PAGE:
Here is the population distribution of the last name Every: United States 1,699; England 694; Australia 473; South Africa 402; Netherlands 102; Brazil 64; Tanzania 61; Canada 52; India 48; Wales 45.
Dernell Every (1909–1994), was an American Olympic fencer.
George Every (1909–2003), was a British biographer and philosopher.
Henry Every (c. 1659–?), was an English criminal.
Matt Every (born 1983), is an American professional golf player. He was born in the year 1983.
Trevor Every (1909–1990), was a Welsh first-class cricket player.
Sir Simon Every, 1st Baronet (1603 – 1647) was an English legislator who sat in the House of Commons in 1640. He was a follower of the Royalist cause in the English Civil War.
Every Coat of Arms Meaning
The two main devices (symbols) in the Every blazon are the chevronel and unicorn. The three main tinctures (colors) are erminois, gules and azure .
The bold red colour on a heraldic shield is known as gules. It has a long history within heraldry, it is known that one of those who besieged the scottish castle of Carlaverock in 1300 was the French knight Euremions de la Brette who had as his arms a simple red shield.. The word gules is thought to come from the Arabic gule, or “red rose” . Later writers associated it with the precious stone ruby and the metal iron , perhaps because of the red glow of iron in the heat of the blacksmith’s forge.
The bright, strong blue color in Heraldry is known in English as azure, and similarly in other European languages – azul in Spanish, azurro in Italian and azur in French. The word has its roots in the Arabic word lazura, also the source of the name of the precious stone lapis lazuli . Despite this, those heralds who liked to associate colours with jewels chose instead to describe blue as Sapphire. According to Wade, the use of this colour symbolises “Loyalty and Truth” .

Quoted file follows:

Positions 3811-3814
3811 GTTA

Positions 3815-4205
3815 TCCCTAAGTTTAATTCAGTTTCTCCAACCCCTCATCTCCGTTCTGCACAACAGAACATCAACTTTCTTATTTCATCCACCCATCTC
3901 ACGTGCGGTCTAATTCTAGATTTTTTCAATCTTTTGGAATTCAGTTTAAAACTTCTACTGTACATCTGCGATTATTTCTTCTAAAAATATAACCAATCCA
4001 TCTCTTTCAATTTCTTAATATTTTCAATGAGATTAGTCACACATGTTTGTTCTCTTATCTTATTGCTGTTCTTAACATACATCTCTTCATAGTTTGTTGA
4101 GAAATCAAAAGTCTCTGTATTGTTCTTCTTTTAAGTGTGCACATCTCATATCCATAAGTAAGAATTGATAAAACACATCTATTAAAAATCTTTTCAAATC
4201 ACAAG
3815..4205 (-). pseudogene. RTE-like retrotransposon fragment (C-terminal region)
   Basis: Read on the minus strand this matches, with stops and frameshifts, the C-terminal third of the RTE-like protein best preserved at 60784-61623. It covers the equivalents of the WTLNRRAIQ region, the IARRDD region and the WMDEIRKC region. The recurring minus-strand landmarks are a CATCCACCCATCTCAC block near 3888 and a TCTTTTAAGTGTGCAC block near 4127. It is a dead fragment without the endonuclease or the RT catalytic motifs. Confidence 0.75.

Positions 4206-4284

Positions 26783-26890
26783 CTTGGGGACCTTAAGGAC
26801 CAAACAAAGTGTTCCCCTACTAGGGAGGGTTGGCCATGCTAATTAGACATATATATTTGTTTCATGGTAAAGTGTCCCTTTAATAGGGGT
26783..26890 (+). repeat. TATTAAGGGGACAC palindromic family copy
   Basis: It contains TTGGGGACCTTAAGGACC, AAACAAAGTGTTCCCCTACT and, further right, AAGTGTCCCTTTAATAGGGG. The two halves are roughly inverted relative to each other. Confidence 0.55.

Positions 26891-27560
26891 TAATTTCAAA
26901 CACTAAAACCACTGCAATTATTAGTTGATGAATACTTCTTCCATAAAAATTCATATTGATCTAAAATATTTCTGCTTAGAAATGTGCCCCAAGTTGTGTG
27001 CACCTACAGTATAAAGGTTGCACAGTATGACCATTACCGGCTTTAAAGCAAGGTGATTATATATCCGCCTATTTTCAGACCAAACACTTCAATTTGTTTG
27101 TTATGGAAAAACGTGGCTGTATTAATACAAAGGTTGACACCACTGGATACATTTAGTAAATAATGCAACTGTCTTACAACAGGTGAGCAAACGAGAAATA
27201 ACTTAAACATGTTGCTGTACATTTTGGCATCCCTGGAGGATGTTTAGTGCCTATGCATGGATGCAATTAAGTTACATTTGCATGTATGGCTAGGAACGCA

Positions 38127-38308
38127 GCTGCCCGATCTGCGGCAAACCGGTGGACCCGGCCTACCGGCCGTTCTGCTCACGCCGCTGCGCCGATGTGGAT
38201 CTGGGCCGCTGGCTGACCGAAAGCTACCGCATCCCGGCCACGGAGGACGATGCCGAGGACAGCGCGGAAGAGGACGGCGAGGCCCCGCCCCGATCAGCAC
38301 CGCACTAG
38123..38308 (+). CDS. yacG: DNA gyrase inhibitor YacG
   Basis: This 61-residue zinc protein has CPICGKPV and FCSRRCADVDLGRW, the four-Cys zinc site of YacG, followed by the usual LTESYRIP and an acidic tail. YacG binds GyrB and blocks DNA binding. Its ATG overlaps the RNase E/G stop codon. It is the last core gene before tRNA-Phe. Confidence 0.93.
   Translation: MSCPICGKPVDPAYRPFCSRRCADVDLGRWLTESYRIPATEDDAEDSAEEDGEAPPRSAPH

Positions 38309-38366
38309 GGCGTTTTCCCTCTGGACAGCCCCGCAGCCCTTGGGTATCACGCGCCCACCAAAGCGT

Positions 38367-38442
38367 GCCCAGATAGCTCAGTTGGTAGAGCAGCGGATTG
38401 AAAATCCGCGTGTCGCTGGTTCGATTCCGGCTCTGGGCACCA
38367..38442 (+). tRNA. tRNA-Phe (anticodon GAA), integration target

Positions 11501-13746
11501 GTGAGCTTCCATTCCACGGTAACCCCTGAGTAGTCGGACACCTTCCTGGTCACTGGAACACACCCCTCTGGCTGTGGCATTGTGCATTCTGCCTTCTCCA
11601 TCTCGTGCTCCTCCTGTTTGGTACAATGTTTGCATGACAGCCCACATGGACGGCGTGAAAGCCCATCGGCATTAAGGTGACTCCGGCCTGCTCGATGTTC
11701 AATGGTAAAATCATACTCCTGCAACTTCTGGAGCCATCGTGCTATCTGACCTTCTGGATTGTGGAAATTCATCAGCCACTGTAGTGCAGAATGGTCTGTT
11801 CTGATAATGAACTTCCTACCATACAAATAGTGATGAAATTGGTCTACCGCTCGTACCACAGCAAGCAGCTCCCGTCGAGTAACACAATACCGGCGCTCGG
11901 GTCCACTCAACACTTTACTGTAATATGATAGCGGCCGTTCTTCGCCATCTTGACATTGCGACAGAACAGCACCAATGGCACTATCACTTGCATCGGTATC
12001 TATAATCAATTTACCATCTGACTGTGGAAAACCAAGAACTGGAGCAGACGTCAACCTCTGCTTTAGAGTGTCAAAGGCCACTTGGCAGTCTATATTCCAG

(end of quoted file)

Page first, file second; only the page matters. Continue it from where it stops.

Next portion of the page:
Readers may already be aware of the chevron, the large inverted ‘V’ shape that extends across the whole shield but may be new to its smaller cousin the chevronel. This can equally cover the whole width but is at least half the width of the chevron, if not narrower. There can be multiple chevronels present, normally these are stacked vertically, but there is a very striking variant whereby the chevronels are said to be interlaced, in which case they are side-by-side, overlapping and intertwined, creating a very striking effect . In common with its larger relative, Wade associates the chevronel with the idea of “Protection…and a reward to one who has achieved a notable enterprise” .
In the mediaeval period there was no real percieved difference between real and mythical animals, after all, much of the world remained unknown and who was to say what strange and magical creatures existed in distant lands? As heraldry developed a whole menagerie of imagined creatures came into being, and their various representations became more or less standardised in form and appearance. The unicorn is an intresting example that is still part of our own mythology today. The unicorn as illustrated on even the most ancient coat of arms is still instantly recognisable to us today, and shares many of the same poses that both lions and horses can be found in. . Wade, the 18th century heraldic writer suggested that were adopted as symbols because of “its virtue, courage and strength”.